What the future could hold for each player

For their season finale, the Knicks were ready to take the floor Sunday in the Garden against the Raptors with possibly only eight healthy bodies.

It was a fitting end as their 17-man roster, including two-way players, dropped like flies amid this 2021-22 carnage.

Only six players from his 15-man roster were final to dress on Sunday.

Knicks president Leon Rose, who hasn’t addressed the media since September, has yet to explain this mess, which fell to 36-45 going into the finals. It’s unclear if he will talk about the uncertain future of the roster as he faces a monumental offseason to try to keep his job and find a starting point guard.

In recent weeks, Tom Thibodeau, the likely-to-retain 2021 Coach of the Year, has shed little light on the future plan but said Friday that the franchise knows “we still have a long way to go.”

Here’s an analysis of each player’s future as a Knick.

PG Kemba Walker

When Walker left the team at the All-Star break, the Knicks refused to buy him out. They see him as a trade pawn with a contract expiring with $9 million that can be added to an offseason deal. No one expects him to wear a Knicks jersey again. Thibodeau never warmed to Walker’s skill set.

Kemba Walker
Charles Wenzelberg/New York Post

PG Derrick Rose

The 33-year-old Rose’s excellence in a 35-game Knicks streak during the pandemic-shortened 2020-21 season was short-lived. With perhaps Thibodeau giving him too many minutes, Rose broke in 2021-22 with two ankle surgeries and played just 26 games. He has one year left at $14.5 million and an option for the final year, so he could return as a backup point guard despite the obvious risks.

SG/PG Alec Burks

Thibodeau stubbornly started Burks at point guard after the All-Star break, and he was a decent substitute. But he is not a playmaker and should return to his old role next season as a scoring winger off the bench.

PG/SG Emmanuel Quickley

The sophomore was arguably the Knicks’ most impressive player since the All-Star break, improving as a floor general and finding his 3-point shot to close out strong. He has opened some eyes in the organization as a possible starting point guard in the future.

PG/SG Miles McBride

The rookie from West Virginia deserved more action on the ball, but he’s a strong pressure defender who will always have a spot on Thibodeau’s roster.

PG Ryan Archdeacon

Leon Rose has feelings for Villanova, which is why he could return as the fifteenth man.

Evan Fournier
Roberto Sabo

S.G. Evan Fournier

The Frenchman had an underrated season in which he broke the Knicks’ single-season record for 3-pointers, but Thibodeau’s use in the final quarters was unpredictable. He didn’t defend to the coach’s liking and, with his big salary, he could be on the move in the right blockbuster.

SG/SF RJ Barrett

He made the jump as a scorer / No. 1 and All-Star potential, but scouts feel he’s too much of a burden for a winning team because he’s not a pure outside shooter. Thibodeau wants him to defend better and spray the ball faster next season outside of the double team.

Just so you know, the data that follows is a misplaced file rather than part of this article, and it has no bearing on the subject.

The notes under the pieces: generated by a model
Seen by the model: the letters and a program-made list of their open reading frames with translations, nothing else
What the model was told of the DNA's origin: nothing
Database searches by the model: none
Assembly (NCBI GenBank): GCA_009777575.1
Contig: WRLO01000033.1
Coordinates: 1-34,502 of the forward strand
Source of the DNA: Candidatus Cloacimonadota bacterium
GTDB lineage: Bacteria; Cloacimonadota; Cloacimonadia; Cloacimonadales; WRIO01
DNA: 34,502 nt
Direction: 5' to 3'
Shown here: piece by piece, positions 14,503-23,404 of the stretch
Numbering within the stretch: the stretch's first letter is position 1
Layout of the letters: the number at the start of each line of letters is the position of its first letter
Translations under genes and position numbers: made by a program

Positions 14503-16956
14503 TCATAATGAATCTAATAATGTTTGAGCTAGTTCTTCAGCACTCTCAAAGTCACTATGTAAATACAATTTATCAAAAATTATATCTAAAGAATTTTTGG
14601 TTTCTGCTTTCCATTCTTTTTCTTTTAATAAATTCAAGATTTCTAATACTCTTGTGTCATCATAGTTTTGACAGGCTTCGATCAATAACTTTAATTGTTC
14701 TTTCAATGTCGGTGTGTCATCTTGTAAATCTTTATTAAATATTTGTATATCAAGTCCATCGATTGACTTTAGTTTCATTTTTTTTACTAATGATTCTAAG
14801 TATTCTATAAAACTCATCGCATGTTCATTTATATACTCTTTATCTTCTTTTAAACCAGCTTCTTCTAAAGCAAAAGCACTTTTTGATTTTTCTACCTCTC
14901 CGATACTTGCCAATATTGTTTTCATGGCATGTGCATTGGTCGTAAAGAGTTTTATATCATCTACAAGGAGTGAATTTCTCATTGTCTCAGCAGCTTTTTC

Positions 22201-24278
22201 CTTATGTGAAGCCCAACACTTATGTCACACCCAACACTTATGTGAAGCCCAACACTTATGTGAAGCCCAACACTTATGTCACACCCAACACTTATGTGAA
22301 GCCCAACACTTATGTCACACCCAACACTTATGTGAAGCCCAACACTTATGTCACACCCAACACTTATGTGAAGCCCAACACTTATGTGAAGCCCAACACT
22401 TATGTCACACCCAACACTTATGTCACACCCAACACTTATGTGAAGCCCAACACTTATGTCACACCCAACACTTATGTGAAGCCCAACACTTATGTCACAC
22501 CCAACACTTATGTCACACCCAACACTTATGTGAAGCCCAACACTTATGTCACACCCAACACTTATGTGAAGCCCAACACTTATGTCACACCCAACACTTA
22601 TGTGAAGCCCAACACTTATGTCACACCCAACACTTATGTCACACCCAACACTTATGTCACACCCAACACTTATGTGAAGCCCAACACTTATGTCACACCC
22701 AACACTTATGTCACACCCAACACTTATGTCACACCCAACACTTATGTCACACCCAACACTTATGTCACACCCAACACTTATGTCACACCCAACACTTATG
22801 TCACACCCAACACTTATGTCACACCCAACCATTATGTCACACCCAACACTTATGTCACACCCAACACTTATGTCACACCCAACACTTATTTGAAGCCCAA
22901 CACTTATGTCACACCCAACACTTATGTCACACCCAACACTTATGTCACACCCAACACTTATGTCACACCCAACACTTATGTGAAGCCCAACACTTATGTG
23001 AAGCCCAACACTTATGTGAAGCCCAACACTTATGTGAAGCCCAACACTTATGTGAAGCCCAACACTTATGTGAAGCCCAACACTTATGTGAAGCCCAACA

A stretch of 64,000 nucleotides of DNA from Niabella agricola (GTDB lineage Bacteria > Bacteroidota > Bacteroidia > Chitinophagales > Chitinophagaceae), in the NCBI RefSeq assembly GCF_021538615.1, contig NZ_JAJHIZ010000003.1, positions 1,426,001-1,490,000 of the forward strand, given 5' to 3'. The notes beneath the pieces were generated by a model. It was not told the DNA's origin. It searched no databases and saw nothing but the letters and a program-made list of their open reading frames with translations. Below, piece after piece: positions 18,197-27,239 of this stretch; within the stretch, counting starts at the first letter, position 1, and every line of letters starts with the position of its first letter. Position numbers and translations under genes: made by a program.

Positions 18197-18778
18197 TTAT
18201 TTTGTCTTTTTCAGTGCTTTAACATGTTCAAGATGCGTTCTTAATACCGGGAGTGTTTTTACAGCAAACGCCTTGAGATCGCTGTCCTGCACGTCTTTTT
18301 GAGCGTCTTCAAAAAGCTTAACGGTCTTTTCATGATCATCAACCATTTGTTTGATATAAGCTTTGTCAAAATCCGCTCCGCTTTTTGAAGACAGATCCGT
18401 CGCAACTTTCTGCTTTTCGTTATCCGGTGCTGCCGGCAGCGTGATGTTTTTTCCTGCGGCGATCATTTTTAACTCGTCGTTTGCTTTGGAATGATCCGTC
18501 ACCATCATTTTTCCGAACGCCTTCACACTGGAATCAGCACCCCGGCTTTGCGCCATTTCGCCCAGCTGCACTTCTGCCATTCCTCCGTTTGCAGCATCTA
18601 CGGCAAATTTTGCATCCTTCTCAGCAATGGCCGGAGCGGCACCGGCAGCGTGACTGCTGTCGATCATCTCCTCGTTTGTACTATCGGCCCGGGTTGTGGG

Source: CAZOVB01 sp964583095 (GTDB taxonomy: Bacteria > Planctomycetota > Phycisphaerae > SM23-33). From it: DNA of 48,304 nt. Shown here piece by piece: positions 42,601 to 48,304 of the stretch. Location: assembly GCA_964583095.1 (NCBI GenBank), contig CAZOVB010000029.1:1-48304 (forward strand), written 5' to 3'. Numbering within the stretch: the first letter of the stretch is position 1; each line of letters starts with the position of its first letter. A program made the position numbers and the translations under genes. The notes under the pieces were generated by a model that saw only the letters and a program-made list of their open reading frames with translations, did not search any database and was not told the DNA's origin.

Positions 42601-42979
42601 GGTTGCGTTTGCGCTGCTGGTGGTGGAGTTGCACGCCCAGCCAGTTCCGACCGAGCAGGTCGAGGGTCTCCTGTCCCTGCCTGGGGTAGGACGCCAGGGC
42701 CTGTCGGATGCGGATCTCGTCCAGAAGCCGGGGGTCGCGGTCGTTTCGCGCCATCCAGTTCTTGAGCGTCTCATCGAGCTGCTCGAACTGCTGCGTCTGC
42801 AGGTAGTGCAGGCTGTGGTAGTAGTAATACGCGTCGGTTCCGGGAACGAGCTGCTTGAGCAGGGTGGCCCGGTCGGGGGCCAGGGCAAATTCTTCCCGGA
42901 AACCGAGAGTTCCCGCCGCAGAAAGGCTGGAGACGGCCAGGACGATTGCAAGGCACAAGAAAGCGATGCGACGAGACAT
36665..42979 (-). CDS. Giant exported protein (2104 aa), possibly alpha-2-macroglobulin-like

S.G. Quentin Grimes

An impressive rookie season was derailed by a dislocated knee on Feb. 25, and he never regained his form. But Grimes is part of the future because Thibodeau loves him and pushed to select him at No. 25.

Reddish SF camera

The former Hawks lottery pick had an uneventful 15-game season after the January trade before his season-ending shoulder injury. Brass likes him better than the coach, which means waiting for him at the training ground.

Julius Randle
Charles Wenzelberg/New York Post

P. F. Julius Randle

Fans turned on the 2020-21 All-Star quickly after a slow start, and it seemed to interfere with the sensitive psyche of the Knicks power forward. If fan-favorite Obi Toppin is their starting power forward next season, the front office will gauge the trade for Randle, who can still be a left-handed wrecking ball after averaging 20.1 points, 9.9 rebounds and 5.1 assists this season. season. But does he fit more with Barrett?

P.F. Obi Toppin

Starting for Randle in the last four games, Toppin averaged 23.5 points, 5.3 rebounds and 54.1 percent shooting going into the finals. But this stat is the most important thing: He’s shooting 48.1 percent from 3-point range on 6.8 attempts.

PF Feron Hunting

The Knicks’ new two-way active signing will play summer league after making his Washington debut, playing the final two minutes.

C Mitchell Robinson

The shot-blocking, loud-mouthed center at the rim remained healthy, making him a marketable commodity as an unrestricted free agent who NBA sources believe wants a trade. The Pistons will look to the older Knick if they don’t address their core position in the draft. The Bulls, Mavericks, Pelicans and Hornets should also be interested.

mitchell robinson
Charles Wenzelberg/New York Post

C Jericho Sims

The front office dedicated the schedule after the All-Star break to take a closer look at the rookie center, who showed he can be a Robinson Lite but with more playmaking ability.

C Nerlens Claus

The former Sixers lottery pick had a lot of baggage for New York, but revived his image last season as a one-year defensive threat. Noel returned to his enigmatic form with an injury-plagued 25-game season and could be trade bait with an expiring contract.

C Taj Gibson

The saddest analysis is that Gibson became the Knicks’ best 3-point shooter.

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